• The second way in which these extinguishers work is through foam creating a barrier between the fire and the air required to enable the fire to burn



How to use a Foam Fire Extinguisher


Although it’s always extremely helpful to know the ins and outs of a particular fire extinguisher, such as how to identify one and how they individually help to extinguish fires, the most pivotal bit of information is knowing how to use one correctly.


Depending on the type of fire you’re tackling these extinguishers will need to be used differently each time. However, in the first instance you’ll always need to remove the safety pin in order to break the anti-tamper seal and stand away from the fire.


Flammable Liquid Fires:


  • Do not spray the extinguisher directly at the fire as this could spread the fire on to nearby surfaces
  • If the liquid fire is contained, then you should point the extinguisher towards the inside edge of the container
  • For liquid fires that aren’t contained you should spray with a gentle, sweeping movement across the top of the fire, or against an adjacent surface
  • By doing this, the foam will drop down and settle on top of the burning liquid to extinguish the fire


Flammable Solid Fires:


  • When tackling this type of fire aim the extinguisher towards the base
  • Following this, keep the extinguisher moving backwards and forwards across the flames while you spray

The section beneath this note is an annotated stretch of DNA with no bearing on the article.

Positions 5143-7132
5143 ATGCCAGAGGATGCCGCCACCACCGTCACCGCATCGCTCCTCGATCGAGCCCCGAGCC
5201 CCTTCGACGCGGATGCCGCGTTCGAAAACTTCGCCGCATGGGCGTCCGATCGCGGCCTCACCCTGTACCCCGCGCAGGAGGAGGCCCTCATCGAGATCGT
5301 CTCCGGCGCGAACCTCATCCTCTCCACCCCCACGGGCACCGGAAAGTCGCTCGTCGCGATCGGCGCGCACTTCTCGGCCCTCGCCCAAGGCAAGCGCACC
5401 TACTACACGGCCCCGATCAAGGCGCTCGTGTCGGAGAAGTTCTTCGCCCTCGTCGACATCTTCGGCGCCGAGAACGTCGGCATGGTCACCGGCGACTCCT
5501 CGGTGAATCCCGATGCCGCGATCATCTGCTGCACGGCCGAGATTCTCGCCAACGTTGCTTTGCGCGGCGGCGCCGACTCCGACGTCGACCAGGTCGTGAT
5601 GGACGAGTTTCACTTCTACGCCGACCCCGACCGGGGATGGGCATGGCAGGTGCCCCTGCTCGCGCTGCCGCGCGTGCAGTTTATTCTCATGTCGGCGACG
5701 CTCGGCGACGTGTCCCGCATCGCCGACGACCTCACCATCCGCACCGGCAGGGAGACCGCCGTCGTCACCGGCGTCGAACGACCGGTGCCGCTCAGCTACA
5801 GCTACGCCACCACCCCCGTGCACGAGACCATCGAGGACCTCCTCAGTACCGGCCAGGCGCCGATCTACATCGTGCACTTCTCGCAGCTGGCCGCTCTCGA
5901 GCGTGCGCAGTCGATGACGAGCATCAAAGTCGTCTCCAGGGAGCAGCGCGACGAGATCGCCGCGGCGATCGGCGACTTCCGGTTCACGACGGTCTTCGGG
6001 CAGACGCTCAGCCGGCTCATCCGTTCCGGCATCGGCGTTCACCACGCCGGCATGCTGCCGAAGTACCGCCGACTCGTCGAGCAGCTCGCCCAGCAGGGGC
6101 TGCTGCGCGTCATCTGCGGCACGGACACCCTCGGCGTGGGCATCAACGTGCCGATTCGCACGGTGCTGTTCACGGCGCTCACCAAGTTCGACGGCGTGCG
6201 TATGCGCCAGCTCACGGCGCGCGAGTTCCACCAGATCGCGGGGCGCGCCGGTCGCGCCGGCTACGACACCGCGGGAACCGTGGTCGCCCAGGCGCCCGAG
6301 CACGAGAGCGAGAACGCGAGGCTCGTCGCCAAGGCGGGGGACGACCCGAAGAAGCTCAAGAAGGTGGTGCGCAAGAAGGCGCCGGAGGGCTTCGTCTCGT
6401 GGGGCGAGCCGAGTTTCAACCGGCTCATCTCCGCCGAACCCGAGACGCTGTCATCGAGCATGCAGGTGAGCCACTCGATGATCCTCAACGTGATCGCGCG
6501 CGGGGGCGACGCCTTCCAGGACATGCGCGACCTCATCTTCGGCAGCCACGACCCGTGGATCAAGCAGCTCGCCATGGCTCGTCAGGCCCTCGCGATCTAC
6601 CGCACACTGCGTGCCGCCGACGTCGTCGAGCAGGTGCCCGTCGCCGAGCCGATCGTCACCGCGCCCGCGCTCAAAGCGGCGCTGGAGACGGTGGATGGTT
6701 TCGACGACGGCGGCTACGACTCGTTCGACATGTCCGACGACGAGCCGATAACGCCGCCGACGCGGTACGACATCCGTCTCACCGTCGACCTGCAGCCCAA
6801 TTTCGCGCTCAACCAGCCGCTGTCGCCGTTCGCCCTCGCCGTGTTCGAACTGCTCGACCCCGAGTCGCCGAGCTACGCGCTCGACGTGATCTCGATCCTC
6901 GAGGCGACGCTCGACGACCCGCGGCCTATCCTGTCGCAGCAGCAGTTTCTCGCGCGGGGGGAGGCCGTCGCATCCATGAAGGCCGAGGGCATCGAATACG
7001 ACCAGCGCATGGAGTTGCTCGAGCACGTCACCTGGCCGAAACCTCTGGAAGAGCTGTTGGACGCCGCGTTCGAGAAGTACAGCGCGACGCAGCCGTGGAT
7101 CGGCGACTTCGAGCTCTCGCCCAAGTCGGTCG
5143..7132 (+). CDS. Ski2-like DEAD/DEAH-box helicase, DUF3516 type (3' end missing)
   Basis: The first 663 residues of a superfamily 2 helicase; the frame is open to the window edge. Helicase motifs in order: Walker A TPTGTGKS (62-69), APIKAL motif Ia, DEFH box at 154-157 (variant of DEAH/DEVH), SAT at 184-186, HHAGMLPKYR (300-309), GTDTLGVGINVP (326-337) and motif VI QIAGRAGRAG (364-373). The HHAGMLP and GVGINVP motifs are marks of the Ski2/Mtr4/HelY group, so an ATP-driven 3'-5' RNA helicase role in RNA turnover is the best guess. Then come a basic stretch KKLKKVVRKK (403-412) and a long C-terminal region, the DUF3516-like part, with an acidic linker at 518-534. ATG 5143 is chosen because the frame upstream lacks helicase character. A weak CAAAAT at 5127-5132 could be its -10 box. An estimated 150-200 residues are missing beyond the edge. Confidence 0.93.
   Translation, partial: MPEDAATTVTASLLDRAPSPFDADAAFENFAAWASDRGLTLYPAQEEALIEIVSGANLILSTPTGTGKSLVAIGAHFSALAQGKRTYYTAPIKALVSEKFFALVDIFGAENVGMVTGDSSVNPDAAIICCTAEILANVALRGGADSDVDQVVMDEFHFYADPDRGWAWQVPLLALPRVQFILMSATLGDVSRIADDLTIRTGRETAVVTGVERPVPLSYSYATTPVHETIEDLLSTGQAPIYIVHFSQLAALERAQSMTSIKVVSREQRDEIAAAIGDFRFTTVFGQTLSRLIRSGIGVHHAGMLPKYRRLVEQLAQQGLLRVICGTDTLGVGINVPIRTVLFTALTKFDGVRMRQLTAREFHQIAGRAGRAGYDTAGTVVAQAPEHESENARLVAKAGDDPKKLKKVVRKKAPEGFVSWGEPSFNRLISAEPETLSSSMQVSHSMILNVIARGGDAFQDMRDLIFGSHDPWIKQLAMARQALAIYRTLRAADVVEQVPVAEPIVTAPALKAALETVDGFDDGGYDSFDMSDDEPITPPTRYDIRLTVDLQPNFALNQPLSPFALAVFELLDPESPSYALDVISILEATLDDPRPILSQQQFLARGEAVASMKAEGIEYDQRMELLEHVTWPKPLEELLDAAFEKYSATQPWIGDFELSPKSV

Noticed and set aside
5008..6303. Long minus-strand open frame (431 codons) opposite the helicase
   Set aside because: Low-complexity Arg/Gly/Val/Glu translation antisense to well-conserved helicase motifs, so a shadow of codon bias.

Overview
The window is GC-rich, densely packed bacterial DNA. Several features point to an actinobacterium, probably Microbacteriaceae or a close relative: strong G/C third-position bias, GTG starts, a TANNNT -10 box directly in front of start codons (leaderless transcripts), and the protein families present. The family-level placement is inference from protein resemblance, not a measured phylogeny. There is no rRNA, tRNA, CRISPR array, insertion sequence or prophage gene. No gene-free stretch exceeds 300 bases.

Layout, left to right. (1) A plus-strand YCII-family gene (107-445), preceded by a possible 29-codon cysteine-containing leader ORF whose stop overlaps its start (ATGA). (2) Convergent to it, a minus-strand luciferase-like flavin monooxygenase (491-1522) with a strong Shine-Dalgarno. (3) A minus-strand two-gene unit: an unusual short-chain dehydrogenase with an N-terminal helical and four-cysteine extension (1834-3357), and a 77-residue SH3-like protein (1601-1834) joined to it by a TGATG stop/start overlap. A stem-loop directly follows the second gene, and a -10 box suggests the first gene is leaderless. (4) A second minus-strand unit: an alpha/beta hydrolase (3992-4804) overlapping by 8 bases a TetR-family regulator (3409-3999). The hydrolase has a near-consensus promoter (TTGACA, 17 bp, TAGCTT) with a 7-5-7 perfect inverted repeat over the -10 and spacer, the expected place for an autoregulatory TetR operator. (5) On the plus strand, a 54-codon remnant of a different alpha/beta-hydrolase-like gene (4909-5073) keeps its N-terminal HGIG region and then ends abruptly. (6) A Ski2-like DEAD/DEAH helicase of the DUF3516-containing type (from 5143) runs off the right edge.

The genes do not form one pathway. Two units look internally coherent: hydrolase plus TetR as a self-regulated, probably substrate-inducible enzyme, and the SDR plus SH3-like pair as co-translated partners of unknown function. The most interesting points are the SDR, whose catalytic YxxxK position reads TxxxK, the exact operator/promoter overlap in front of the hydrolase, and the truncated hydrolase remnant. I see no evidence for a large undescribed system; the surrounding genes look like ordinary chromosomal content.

How Long Does a Foam Fire Extinguisher Last?


Although they won’t last forever, fire extinguishers don’t tend to have an expiration date. However, you should still check them regularly to ensure they haven’t been damaged or have been tampered with. They should be serviced annually by a competent service company



The Pros and Cons of a Foam Fire Extinguisher


Despite being the most commonly used fire extinguisher, they come with their pros and cons just like any other, which are listed below:




  • On the whole they’re safe if accidently used on electrical fires, but is still advised against
  • They’re designed to prevent the re-ignition of fires
  • These are also much lighter in weight than equivalent water extinguishers



The units , if sited externally will require an anti-freeze additive, as at zero degrees they will freeze



Who Should Have a Foam Fire Extinguisher?


As one of the most commonly used fire extinguishers these can be used on a lot of different fires, which means they can be helpful to have in a whole manner of environments, especially those that tend to have multiple fire risk factors. These can include:


  • Offices
  • Hotels
  • Garages
  • Warehouses
  • Factories


Regardless of your premises, it’s always handy and highly recommend to have a foam extinguisher or two on site, as they can be used in a number of instances. Pairing one of these up with a CO2 fire extinguisher is also beneficial as these can help tackle electrical fires.


In Synopsis


Although these tips are only the basics in regards to foam fire extinguishers, as they’re an extinguisher you’re sure to find yourself coming across due to their practicality and ability to extinguish a wide range of fires, they should be enough to help you out should a fire break out on your premises.

If you happen to own premises yourself, you’ll now know exactly what type of extinguishers you should have on your premises should the unthinkable happen.

If you do happen to be the owner of your own premises, or if you’re currently kitting one out, you can find a whole range of foam fire extinguishers to meet your needs right here.


However, for those of you that aren’t too sure on what type of extinguishers you need for your business, or if you’re looking for a little bit of help and guidance, then you can contact us on either 0800 316 1469 or 0330 058 0631.